I saw your email, and aware of how tough consulting can be for new recruits I thought I would offer some independent advice, although I would recommend that you seek other opinions as well.
Essentially in answer to your first question :
It will help you in other applications to an extent, as you have achieved something and that is still seen as a good thing in business (I hope !). It does not necessarily guarantee you another employment contract though.
To answer your second question the answer is that nobody really knows for sure what is happening to Andersens Business Consulting, or at least if internally they do (and I doubt they do from what I read) then it is not yet public knowledge. One way you can plan is using scenario planning. What if...and then do what you can to plan for all eventualities. You could even put your own probability guesses next to each scenario, so as things develop you know your own best route ahead.
I would imagine the scenario's are :
- INDEPENDENCE. Andersen Business Consulting finds it has the financial ability to go it alone. It breaks off from the auditing practice and rids itself from the US auditing legal problems. It keeps sufficent clients from the old days and grows future business. In time the company rebrands or the problems of the last few months fade in peoples' memory.
Your contract is secure and your employment is guaranteed.
- MERGER/TAKEOVER. It merges or is taken over. It is one of the better parts of Andersen, and has some future. If this frees you from Andersen's US auditing problems, so much the better. Your contract is reasonably secure, although the loss of significant client relationships and reputation would be a concern for you as an individual and your employers. The company might choose to rebrand or be forced to by the acquirer, so in time the reputation damage could lessen. Takeovers often lead to job cuts although this should be less likely to be amongst new recruits who joined post-scandal. Your contract is reasonably secure, it becomes a question of stick it out as long as you can or until a better offer comes your way. This could be in one year or until you retire ! If the business is turned around successfully, who knows it could become a massive plus on your CV.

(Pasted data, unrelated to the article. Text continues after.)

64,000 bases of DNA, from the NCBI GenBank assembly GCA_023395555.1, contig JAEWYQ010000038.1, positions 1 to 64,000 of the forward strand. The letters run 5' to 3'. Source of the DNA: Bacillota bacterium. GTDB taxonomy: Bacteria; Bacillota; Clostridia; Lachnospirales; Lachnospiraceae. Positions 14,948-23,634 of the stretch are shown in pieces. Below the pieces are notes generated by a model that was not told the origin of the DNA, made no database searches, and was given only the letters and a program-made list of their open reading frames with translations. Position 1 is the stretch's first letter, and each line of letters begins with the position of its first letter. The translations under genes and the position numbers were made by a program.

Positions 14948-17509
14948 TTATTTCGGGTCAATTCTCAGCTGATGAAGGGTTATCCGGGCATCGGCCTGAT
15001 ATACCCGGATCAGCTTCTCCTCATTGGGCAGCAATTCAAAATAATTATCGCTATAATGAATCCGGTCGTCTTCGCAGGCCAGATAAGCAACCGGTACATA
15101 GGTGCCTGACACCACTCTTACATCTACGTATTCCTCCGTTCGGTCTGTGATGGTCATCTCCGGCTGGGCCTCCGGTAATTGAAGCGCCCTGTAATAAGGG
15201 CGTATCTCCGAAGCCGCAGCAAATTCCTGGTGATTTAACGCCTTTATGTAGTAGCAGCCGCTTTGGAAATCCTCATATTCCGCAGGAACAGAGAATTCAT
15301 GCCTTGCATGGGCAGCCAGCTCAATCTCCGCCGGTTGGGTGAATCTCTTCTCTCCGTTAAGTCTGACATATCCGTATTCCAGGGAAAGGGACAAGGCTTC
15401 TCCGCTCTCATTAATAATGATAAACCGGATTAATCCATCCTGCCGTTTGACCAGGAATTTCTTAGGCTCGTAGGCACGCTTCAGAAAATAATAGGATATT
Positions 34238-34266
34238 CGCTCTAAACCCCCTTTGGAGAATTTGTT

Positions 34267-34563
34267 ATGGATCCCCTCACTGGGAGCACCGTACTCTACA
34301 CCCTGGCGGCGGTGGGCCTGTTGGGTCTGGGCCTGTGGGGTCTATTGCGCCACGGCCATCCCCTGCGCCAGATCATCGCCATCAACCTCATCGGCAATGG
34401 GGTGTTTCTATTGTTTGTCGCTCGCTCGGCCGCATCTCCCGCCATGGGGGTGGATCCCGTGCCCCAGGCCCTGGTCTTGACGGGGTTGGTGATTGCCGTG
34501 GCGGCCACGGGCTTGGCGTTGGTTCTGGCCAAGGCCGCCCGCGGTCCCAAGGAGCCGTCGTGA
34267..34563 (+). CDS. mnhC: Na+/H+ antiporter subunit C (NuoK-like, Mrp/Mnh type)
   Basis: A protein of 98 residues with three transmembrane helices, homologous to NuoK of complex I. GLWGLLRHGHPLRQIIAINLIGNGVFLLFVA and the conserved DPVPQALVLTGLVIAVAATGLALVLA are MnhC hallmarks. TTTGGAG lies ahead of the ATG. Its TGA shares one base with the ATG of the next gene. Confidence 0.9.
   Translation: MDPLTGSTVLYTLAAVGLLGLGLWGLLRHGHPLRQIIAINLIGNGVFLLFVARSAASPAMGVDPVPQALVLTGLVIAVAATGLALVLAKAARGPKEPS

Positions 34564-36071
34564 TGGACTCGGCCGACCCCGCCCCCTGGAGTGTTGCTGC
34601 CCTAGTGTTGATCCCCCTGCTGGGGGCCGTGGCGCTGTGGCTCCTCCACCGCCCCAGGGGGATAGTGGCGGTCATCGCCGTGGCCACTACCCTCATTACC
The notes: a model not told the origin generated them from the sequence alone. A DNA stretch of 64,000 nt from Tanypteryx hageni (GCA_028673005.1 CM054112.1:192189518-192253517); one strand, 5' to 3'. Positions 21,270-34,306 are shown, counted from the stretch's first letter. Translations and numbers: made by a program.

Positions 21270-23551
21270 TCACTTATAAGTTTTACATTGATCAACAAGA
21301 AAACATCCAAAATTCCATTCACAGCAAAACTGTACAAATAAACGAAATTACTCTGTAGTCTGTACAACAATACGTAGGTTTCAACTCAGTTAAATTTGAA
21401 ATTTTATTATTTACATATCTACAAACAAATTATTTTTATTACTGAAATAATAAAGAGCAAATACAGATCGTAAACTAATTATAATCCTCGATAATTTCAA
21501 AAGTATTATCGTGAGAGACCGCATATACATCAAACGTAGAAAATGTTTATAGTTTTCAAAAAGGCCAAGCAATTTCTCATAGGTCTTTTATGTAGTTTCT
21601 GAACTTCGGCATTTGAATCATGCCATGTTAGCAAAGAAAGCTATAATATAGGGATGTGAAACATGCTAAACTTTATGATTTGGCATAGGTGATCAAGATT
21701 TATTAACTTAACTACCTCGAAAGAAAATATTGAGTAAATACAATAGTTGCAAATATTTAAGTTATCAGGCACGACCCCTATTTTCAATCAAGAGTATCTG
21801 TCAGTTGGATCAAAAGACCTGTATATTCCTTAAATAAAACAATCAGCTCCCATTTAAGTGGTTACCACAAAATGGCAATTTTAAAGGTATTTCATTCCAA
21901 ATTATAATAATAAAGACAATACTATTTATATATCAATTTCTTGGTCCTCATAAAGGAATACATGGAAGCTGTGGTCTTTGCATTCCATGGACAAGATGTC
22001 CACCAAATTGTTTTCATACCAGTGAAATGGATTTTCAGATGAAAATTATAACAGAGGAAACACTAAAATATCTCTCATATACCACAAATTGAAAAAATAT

- DECLINE. Probably the worst scenario. Partners become paranoid, clients leave, profits turn into losses, no white knights arrive to rescue the business, the media keep giving the company negative coverage (whether true or not), company equity declines...Your contract could become worthless. Obviously you would have to investigate any possible severance pay, but after the lawyers have been in you might find you are quite low down the list of priorities in terms of pay-offs. You would have to weigh up any pay-off against the decline/rise in value of your contract achieved by staying. Not an easy equation to work out, I guess it depends on :
x - size of pay off
y - likely time spent looking for future employment
z - future alternative employment pay
w - decline/rise in value of contract (unlikely to rise for the next year at least, the thing about realising declines is that they are sudden and you never know for sure its going to happen...until it does !).
Equation could be :
w > x + (z - yw) to make you stay.
You can't really calculate it though because w is so dependant on the brand, the client base, your fellow employees...but it is the logical answer.
My only other advice would be:
- Listen carefully to those in the same boat as you, particularly those that were offered contracts at the same time as you. Andersens people aren't really androids, they are humans! What you say could upset people who are more worried than you, and unless you have reason to think otherwise they deserve some respect.
Then take a walk as events unfold, think what is in your best interests. If you do move firm, then it would be best not to tell everyone you work with until you get a new contract, unless of course it is unavoidable.
- Consider taking legal advice, but only if you do not have to pay too much for it! How much is that ? Well more than you would lose by not taking it !
- Please respect my confidentiality, and do not me quote me on this advice. These are only ideas. Being outside of this firm I can say things people inside might like to say but are not allowed to.
- Don't worry too much
- Enjoy consulting.
An independent consultant